Some people are allergic not to any particular food and other man-made things, but to naturally-occurring substances such as mold, pollen, and grass during certain times of the year. This condition is often referred to as Seasonal Allergy or Allergic Rhinitis. Common symptoms include sneezing, runny nose, watery eyes, itchy eyes, and mucus in the throat. The symptoms develop only during part of the years for examples spring, summer, fall, or anytime grasses and trees pollinate. Some plant species pollinate at different times; elm, oak, and maple pollinate in the spring, while grasses and orchard pollinate in the summer.
The usual suspect in seasonal allergy case is pollen. It is a powder released by grasses, trees, and weeds to fertilize seeds of neighboring plants. Pollination happens when microscopic particles in the powder are carried by the wind all over the place and eventually fall to their destination, the female stigma of plants. This process relies on the wind, and therefore there is a big chance that those microscopic particles also land on people’s mouths and noses. The pollen that sits on colored flowers is rarely responsible for seasonal allergy because it is heavy and falls to the ground instead of getting blown away in the air. Some insects including bees also help with pollination process but these animals carry the pollens from one plant to another so there is no human interaction involved in that.
Seasonal allergy and grass allergy develop the same symptoms, although they are actually different conditions. Runny nose and sneezing are common in both of them; the only difference is that grass allergy sometimes causes tickling sensation in the back of the throat or roof of the mouth. On the other hand, people with mold allergy only develop symptoms when there is contact with seeds from mold. Dead leaves and rotting logs are ideal places where mold thrive, especially during rainy or moist conditions.
Most Allergenic Cities Ranking
As part of the Asthma and Allergy Foundation of America (AAFA), the Spring Allergy Capitals Ranking is an annual research to help people recognize many places in the US with the highest possibility of seasonal allergy case. Visitors will be able to prevent symptoms, while residents as well as allergists and healthcare facilities can prepare safe treatments for patients.
Here are 10 Most Allergenic U.S. Cities based on the latest research.
|Total Score (Avg. 62.53)||Pollen Score||Medicine Utilization per Patient||Board Certified Allergists per Patient||Overall|
|7||Oklahoma City, OK||83.61||W||W||A||W|
- Worse than Average : W
- Average : A
- Better than Average : B
The ranking is determined based on three major factors including:
- Pollen Score: the average is 300 grains per cubic meter air
- Medicine Utilization per Patient: the average is 0.98 medicine per estimated patient
- Board Certified Allergist per Patient: the average is 0.91 per 10,000 estimated patients
Each factor contributes to the overall score and rank of every city. Jackson, Mississippi sits on the top of the list due to highest average pollen and medicine used, despite the fact that it is the only city where the availability of board certified allergists surpasses expectation.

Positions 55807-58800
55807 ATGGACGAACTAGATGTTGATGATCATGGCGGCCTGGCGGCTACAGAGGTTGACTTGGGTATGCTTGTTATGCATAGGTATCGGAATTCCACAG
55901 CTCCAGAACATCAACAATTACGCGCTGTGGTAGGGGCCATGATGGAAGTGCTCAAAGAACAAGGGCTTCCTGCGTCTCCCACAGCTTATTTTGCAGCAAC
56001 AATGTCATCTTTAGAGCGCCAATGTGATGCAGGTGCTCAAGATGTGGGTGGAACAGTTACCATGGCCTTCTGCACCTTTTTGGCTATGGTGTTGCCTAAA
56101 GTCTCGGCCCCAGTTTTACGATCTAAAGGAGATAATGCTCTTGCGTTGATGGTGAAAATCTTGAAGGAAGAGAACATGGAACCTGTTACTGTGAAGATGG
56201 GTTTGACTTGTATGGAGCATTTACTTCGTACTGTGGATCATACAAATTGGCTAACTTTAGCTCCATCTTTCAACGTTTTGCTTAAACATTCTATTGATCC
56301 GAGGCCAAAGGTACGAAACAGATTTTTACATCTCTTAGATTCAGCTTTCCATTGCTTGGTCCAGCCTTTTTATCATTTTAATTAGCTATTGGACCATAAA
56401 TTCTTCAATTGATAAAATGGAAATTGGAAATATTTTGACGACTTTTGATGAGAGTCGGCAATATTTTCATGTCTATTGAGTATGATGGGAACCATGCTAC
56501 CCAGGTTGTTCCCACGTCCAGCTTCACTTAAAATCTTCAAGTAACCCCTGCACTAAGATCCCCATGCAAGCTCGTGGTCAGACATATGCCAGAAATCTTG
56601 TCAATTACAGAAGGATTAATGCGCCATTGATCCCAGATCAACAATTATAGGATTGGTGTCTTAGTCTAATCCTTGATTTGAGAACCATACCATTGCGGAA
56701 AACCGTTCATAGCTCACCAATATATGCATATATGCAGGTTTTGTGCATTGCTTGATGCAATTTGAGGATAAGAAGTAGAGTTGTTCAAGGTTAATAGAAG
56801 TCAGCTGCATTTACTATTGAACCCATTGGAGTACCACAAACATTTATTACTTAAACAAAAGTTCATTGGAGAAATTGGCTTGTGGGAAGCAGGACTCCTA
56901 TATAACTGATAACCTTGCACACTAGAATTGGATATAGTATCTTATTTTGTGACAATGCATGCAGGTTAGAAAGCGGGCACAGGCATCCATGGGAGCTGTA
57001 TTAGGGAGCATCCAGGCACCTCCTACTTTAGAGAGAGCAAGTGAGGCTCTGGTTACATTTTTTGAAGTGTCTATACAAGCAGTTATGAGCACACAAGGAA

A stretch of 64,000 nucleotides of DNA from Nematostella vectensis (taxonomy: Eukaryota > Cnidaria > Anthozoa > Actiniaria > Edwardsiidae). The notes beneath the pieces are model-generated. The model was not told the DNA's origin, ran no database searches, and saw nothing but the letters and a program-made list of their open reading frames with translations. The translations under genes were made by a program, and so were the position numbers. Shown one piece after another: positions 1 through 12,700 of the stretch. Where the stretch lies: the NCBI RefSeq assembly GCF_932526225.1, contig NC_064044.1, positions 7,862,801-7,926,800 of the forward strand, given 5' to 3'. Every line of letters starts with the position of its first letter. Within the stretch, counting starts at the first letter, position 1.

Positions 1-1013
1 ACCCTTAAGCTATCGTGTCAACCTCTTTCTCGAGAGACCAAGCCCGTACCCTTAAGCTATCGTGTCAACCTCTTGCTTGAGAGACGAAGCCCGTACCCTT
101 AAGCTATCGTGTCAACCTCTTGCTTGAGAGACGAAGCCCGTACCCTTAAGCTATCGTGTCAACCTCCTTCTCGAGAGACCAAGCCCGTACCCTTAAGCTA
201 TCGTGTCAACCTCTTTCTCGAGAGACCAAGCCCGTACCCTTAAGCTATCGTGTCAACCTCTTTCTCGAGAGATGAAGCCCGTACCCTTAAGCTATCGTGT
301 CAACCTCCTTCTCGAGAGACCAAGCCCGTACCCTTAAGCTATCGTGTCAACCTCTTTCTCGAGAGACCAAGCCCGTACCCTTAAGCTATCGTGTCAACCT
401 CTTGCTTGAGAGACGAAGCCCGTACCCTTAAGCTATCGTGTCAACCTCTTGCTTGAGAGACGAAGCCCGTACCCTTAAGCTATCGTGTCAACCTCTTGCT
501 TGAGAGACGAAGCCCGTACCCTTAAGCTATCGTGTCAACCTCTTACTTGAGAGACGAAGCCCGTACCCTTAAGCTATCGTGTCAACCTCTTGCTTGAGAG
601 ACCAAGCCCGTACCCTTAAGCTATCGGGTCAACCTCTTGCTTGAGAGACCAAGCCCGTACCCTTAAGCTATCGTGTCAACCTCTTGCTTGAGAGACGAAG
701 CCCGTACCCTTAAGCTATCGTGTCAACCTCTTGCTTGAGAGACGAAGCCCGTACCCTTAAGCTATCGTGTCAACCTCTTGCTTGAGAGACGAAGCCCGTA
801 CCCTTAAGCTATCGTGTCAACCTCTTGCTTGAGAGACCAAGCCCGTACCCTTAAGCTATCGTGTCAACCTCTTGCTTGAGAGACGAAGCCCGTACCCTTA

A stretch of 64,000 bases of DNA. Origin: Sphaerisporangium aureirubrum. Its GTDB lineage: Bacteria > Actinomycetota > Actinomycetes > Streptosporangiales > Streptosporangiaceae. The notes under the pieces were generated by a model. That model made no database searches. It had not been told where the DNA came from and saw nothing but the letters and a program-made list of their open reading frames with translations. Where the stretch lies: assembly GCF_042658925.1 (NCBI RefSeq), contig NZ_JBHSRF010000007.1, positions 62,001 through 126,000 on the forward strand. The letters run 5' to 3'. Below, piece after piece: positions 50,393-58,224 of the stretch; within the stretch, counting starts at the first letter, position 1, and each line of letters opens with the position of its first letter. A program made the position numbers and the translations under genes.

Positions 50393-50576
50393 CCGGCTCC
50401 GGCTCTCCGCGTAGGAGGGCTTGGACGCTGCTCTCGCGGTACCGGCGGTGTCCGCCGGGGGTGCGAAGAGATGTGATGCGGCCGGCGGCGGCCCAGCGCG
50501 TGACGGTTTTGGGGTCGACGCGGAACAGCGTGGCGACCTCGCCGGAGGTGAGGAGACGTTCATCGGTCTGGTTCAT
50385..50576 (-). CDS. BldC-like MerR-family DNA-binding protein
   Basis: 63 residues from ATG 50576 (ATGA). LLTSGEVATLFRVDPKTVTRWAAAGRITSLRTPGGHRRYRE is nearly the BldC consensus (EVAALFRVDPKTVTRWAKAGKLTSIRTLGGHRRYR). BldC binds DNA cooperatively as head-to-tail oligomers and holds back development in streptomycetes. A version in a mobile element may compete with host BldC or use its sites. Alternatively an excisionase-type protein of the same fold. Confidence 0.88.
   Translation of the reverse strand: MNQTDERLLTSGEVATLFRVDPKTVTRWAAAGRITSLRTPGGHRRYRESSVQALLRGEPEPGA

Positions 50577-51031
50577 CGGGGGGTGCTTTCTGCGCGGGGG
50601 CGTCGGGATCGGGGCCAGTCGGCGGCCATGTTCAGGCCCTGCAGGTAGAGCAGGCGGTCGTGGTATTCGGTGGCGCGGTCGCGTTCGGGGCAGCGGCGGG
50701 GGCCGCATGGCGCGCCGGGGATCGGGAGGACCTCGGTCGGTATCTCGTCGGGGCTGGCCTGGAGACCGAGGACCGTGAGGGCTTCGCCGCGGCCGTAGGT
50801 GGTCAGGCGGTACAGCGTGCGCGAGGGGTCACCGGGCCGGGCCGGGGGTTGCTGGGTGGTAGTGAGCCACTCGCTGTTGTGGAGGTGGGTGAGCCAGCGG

Apart from pollen, there are other airborne allergens for examples dust mites and animal hair. However, every house has different level of airborne allergens, and it all depends on cleanliness and air circulation. Pollens and molds are naturally existing substances, regardless of how clean the aforementioned cities are and therefore they are valid variables.
When it comes to airborne pollutants, all of us are exposed to them. The effects to individuals are different depending upon the amount of pollutants and immune system. Some people may develop severe allergic reactions and toxic, while others do not develop any medical condition at all. It does not matter if you live in the aforementioned cities or anywhere else, everyone reacts differently to allergens. If you develop symptoms, consult healthcare practitioners to figure out the culprit of your allergies and determine the best possible treatments.
Minimize Risk of Allergic Reactions
It is indeed difficult to completely avoid airborne pollutants and allergens when you constantly stay at home, but there are many things you can do to minimize the risk as follows:
- Do not go outside on windy days. The best time to do outdoor activities is after good rain, which helps to remove pollens from air. It can be difficult if your job requires you to be an active person.
- Do not hang laundry outside. Airborne pollutants can stick to clothes and towels. It is also important to change clothes you’ve worn outside. Take a shower to remove pollutants from your body as well.
- If you have allergies, delegate outside chores such as lawn mowing or gardening. If you have to do them, use pollen mask.
- Turn on the air conditioning in house and car.
- Humidifier is necessary to keep indoor air dry.
- Use portable air filter in your room, preferably one with HEPA filter.
- Only use vacuum cleaner that has HEPA filter.